Debates about gentrification tend to fall into one of two categories. On one hand, many people argue that gentrification is good for cities because it brings a higher tax base, revitalizes previously derelict neighborhoods, improves public safety, and attracts newcomers to boost the economy. On the other hand, there are those that argue that gentrification is bad, an evil made possible through decades of disinvestment in poorer communities and the disenfranchisement of communities of color. Critics of gentrification point to displacement as the primary threat to low-income communities. Displacement is the process by which a neighborhood becomes too expensive for its long-term residents to live in so that, over time, lower-income residents get priced out due to rising rents, property taxes, or general cost of living.
We notice gentrification because it happens quickly and often dramatically: a new building goes up, a park gets refurbished, new residents move in, or public spaces change. Yet, it seems we are so used to concentrated poverty that we no longer see it — or we avoid it altogether. While we debate the issue of gentrification, chronically poor neighborhoods slowly decay, and more and more neighborhoods slide downward and into poverty.
A myriad of studies has already revealed the deleterious effects of concentrated poverty. Concentrated poverty is associated with higher crime, worse mental and physical health, low-quality public services, and lower economic mobility. It also disproportionately affects people of color: 75 percent of poor people living in urban neighborhoods with concentrated poverty were African-American or Latino in 2010. Concentrated poverty and segregation inflict a double-blow on communities of color, too often ensuring that opportunity is determined by one’s race, place, and income.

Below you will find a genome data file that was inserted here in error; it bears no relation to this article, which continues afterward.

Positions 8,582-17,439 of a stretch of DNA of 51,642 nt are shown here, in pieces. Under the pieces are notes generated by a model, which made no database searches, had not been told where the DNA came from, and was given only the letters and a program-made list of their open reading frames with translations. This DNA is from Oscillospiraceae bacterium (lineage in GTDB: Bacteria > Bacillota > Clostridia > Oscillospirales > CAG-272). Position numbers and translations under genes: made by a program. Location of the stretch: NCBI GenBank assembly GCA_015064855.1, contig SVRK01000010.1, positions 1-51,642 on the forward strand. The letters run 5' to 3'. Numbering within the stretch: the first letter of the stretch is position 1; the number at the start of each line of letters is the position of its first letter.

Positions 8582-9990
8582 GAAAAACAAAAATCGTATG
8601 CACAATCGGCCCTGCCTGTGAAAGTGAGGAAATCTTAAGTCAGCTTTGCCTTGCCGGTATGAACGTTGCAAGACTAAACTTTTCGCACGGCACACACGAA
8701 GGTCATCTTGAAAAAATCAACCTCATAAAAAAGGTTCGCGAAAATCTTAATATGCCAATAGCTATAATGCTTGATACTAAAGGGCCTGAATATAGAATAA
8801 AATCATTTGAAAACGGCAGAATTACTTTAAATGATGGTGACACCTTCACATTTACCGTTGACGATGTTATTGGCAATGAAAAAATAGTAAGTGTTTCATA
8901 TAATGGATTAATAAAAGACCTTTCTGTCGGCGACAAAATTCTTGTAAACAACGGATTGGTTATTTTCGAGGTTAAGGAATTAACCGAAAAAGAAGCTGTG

Cities are at the nexus of the globalized, knowledge economy. To be competitive, cities must attract highly-educated, highly-skilled talent and encourage urbanized, technological, and creative growth. Yet, growth accompanied by vast economic inequality is not only unsustainable, it deepens the social problems created by policies of the past. Cities, and the nation, would do well to note that equality—and equitable development—are in all our best interest.
Although displacement is cited as the most common concern of gentrification, the research on gentrification and displacement is unclear. Ingrid Gould Ellen and Gerard Torrats-Espinosa studied the long-term effects of gentrification and tracked racial change over time. They defined gentrification narrowly as an increase of income in a neighborhood compared to the larger metro region over time.
The researchers found that a growing number of low-income neighborhoods occupied predominantly by people of color have gentrified in recent decades, although most have remained low-income. Gentrification in the short-term has brought racial integration for many of these neighborhoods, and neighborhoods that became racially diverse through gentrification remained racially diverse past the initial gentrification period. Some neighborhoods that experienced gentrification in the 2000s did experience a more significant rise in white population in the short term and may not experience the same racial stability in the long term.
Gentrification can also benefit neighborhood residents by lowering poverty rates and exposing residents to more opportunity. Recent studies found that public housing residents in gentrifying neighborhoods are exposed to less violent crime, are more often employed, and have higher incomes and greater educational attainment than their counterparts in low-income neighborhoods. Urban revitalization also brings more services to an area. A lack of choice and competition in disinvested neighborhoods may cause families to pay more for goods and services. There can be benefits to gentrification, but only to long-term residents who are not pushed out. Development without displacement is the key. Fighting against displacement rather than fighting against development should be our focus.
Joseph Glasgow, PhD has become an innovator of law enforcement tactics and practices among many others in North Carolina.